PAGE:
Making Vacuum Gauges Radiation Tolerant in High Radiation Environments

Electronics, when exposed to radiation, will degrade and eventually fail, but methods can be adopted to extend their life. A customer who was integrating one of our 801W units into a system required the device to pass a radiation life test.  It failed! Read on to see what we did to fix it…

Radioactive

Most semiconductor electronic components are susceptible to radiation damage; radiation-hardened components are often based on their non-hardened equivalents, with some design and manufacturing variations to reduce radiation damage susceptibility.

Under the effects of radiation, electronic components that aren’t hardened will:

  1. Creep
  2. Harden
  3. And become brittle leading to failure

Radiation hardening is the act of making electronic components and systems resistant to damage or malfunctions caused by ionizing radiation (particle radiation and high-energy electromagnetic radiation), such as those encountered in outer space and high-altitude flight, and around nuclear reactors and particle accelerators.

Ionization effects are caused by charged particles. A single charged particle can knock thousands of electrons loose, causing electronic noise and signal spikes. In the case of digital circuits, this can cause results which are inaccurate or unintelligible.

The best components to use in high radiation environments are passives and bipolar semiconductors. FETs can have problems, however some are suitable. Optoelectronics are the worst by far. The neutron dose affects optoelectronics by degrading LED output (damage to the semiconductor active layer, especially if the active layer is thick), and also can affect certain types of RAM. The radiation susceptibility in the standard 801W is likely not due to neutron damage, since it contains no opto-isolators.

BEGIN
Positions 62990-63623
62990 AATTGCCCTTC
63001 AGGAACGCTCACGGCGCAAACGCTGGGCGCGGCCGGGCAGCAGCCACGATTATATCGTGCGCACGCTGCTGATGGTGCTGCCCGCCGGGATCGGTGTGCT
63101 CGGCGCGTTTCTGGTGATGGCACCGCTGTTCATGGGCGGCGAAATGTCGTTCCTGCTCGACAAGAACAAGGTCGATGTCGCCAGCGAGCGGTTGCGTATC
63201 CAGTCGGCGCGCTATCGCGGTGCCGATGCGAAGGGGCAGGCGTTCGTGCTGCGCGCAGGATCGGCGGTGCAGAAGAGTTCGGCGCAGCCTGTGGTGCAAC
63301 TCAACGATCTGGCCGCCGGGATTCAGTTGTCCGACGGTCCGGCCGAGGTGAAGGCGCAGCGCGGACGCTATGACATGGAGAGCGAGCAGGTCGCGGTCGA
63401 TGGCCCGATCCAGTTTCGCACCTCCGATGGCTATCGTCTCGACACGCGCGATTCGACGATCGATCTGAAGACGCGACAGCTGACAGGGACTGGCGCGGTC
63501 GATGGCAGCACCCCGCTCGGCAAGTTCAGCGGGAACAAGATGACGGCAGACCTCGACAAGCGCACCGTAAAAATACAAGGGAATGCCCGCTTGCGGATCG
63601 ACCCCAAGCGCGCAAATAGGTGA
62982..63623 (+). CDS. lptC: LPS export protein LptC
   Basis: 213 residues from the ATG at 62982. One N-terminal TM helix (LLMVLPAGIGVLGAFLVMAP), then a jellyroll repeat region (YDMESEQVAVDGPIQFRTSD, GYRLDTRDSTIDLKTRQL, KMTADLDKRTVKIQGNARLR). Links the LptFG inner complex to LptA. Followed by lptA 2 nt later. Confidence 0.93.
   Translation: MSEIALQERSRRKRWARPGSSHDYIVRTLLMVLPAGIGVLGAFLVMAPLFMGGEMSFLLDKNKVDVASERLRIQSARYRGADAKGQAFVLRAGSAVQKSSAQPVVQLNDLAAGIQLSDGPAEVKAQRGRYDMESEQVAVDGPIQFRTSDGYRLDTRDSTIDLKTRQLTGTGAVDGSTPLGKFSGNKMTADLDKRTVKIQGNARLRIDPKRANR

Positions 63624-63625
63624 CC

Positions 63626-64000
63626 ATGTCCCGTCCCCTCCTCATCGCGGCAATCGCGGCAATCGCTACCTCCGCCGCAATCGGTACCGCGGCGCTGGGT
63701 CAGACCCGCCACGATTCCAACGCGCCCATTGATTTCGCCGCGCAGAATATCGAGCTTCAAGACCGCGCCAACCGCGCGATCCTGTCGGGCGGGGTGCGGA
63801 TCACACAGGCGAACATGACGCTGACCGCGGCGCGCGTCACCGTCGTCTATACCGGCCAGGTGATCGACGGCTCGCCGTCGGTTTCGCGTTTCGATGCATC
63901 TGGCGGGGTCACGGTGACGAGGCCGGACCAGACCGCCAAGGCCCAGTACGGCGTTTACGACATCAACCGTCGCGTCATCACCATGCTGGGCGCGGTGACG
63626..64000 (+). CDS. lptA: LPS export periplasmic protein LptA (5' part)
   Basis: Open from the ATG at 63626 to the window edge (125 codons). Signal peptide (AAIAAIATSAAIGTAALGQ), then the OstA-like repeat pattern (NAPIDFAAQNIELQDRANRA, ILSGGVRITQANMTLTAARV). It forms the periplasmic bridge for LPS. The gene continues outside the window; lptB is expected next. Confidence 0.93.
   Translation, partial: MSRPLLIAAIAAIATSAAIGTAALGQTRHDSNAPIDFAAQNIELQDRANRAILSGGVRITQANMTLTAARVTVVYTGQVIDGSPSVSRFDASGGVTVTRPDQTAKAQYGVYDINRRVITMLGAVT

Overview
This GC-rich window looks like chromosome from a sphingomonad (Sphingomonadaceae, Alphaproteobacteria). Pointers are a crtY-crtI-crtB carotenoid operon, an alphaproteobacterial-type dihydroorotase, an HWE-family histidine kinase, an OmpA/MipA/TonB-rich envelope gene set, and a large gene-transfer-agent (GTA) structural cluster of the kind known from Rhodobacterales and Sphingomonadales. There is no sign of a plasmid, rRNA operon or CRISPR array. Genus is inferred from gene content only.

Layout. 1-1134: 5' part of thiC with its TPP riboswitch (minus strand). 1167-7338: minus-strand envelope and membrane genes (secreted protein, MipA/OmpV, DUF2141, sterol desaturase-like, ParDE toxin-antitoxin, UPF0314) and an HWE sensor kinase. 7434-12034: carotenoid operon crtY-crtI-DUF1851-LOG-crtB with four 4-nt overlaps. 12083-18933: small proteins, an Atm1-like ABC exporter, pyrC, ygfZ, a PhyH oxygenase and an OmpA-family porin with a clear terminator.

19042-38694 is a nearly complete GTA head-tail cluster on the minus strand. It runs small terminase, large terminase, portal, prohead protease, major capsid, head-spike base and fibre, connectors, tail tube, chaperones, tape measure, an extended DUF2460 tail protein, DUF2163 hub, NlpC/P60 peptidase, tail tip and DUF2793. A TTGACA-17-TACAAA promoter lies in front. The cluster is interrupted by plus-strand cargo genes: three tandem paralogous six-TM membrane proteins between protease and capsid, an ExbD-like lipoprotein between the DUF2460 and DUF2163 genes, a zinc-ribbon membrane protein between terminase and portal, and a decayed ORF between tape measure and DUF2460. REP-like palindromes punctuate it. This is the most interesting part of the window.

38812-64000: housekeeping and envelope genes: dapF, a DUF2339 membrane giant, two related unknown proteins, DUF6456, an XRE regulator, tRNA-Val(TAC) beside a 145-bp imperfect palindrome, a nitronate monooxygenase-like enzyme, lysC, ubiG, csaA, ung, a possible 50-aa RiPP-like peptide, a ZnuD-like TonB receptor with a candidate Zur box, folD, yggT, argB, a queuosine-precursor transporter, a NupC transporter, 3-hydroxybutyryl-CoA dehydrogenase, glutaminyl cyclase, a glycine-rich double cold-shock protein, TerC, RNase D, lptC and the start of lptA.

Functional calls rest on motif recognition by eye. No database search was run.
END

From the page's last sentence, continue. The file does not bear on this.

We undertook a series of A/B testing to determine the best configuration of the product that would be both CE complaint and would pass radiation testing. The first 2 rounds of testing yielding failure points with the power supply and the op-amp. The 801W design was revised to include a different more radiation tolerant power supply and op-amp.

Results:

The third time was the charm, we were successful in implementing a vacuum gauge that was both CE compliant and survived radiation testing. These changes increased the performance and life expectancy of the original product. This radiation hardened vacuum gauge is the 801w-AC.

Get more details on our technique for making vacuum gauges and other scientific instruments radiation tolerant by accessing our case study.